Working with mostly women entrepreneurs has taught me how sensitive most of us are. We want perfection, we want everything to go the right way the first time, and we want to show everyone around us that we can do it.

As soon as we hit a bump in the road, we tend to question our intentions.

We say to ourselves, Who was I to think I could pull this off?

When really, who are you not to?

Okay, so my big announcement – on March 14th I’m hosting a free four-day workshop that will teach you the essential building blocks of starting a sustainable fashion brand in 2022. But here’s the thing, this year I’m hosting it as a private, invite-only event for a select group of people who are serious about starting their brands this year. The good news is, if that sounds like you, you can request an invite by going to the link in the description below. So make sure to check that out, see if it looks like something that could help you take action this year and request your invite to join me from March 14th to 17th!

I looked up from my computer and thought to myself,

“Man, I should really be working.”

I glanced at the clock. Two hours had passed since I last looked at it.

It took me a second to process that in that time, I had written our March Workshop landing page, revised the outline for the workshop and edited the captions for a series of Instagram ads.

“Oh, so I was working.”

Has that ever happened to you?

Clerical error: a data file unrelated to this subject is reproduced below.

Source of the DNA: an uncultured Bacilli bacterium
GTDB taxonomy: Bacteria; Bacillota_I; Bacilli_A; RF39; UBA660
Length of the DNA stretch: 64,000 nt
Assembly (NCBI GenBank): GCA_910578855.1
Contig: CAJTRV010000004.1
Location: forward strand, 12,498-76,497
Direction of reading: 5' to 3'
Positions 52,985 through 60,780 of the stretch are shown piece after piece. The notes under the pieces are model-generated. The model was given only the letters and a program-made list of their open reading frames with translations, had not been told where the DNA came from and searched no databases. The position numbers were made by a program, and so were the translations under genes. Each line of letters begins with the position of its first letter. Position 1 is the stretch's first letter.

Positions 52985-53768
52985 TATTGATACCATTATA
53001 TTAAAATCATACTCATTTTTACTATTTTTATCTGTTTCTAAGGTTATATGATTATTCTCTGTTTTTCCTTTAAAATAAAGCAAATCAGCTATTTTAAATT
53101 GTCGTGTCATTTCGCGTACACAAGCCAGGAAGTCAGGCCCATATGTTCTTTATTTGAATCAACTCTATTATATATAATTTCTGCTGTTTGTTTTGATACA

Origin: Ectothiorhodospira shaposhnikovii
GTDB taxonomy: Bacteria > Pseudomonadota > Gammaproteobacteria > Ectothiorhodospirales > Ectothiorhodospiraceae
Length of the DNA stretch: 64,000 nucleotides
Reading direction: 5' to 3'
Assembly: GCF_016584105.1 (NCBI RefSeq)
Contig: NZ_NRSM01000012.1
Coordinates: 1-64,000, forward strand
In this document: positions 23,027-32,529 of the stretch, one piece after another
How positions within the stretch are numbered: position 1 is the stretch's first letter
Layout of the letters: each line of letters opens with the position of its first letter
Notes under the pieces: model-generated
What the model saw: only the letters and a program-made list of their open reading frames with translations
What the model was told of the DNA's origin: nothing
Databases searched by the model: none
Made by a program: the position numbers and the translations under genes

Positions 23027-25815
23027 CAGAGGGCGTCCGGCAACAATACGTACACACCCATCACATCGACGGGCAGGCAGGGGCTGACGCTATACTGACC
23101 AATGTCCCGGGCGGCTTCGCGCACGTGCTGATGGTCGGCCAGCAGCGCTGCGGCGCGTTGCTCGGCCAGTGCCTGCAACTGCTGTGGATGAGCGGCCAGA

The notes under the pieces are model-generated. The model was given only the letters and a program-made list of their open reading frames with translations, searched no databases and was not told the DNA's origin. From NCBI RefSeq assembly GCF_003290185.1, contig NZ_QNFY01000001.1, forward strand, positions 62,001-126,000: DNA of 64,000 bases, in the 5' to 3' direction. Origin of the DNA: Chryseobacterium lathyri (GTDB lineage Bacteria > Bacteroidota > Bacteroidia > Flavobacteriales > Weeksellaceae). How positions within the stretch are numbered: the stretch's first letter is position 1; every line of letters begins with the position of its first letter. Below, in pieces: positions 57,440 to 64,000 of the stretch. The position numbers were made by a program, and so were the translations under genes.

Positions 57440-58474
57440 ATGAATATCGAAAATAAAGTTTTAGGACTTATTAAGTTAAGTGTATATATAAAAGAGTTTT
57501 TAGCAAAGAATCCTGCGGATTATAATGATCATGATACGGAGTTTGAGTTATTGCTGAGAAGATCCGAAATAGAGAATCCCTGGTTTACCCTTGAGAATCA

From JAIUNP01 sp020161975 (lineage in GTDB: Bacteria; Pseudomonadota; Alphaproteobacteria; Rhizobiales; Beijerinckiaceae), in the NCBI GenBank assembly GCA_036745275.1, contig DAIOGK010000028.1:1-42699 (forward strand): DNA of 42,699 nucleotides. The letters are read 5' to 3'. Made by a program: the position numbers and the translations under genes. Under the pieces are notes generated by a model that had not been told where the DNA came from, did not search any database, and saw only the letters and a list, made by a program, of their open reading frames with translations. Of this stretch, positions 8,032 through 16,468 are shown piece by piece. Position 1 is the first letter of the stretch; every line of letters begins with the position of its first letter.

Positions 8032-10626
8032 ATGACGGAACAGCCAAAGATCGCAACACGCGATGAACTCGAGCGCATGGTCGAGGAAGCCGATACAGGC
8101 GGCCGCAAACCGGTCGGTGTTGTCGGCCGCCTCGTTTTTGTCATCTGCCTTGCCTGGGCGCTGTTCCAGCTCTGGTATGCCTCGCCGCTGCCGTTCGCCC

You get so caught up in your work that you look up and realize your work didn’t actually feel like work?

It’s what productivity experts call the “flow state.”

And it’s what I’ll be talking about during this week’s Live Show. I’m going to be sharing four easy steps to getting “in flow” when you sit down to work on your fashion brand.

And I promise, it will help you get more done in less time than ever before.

So, join me on Thursday, March 3rd at 12:30pm ET for this week’s episode of Factory45 LIVE!

3/3 Live Show: A Simple Productivity Booster

There are two ways to watch:

  • Stream on YouTube here. (Make sure you’re subscribed to my channel so you get notified when live shows are starting!)
  • Watch in our private Facebook group here.

See you on Thursday!

 

P.S. Did you catch our February podcast round-up? Binge-listen to all of the episodes we released last month here.


ON THE PODCAST THIS WEEK: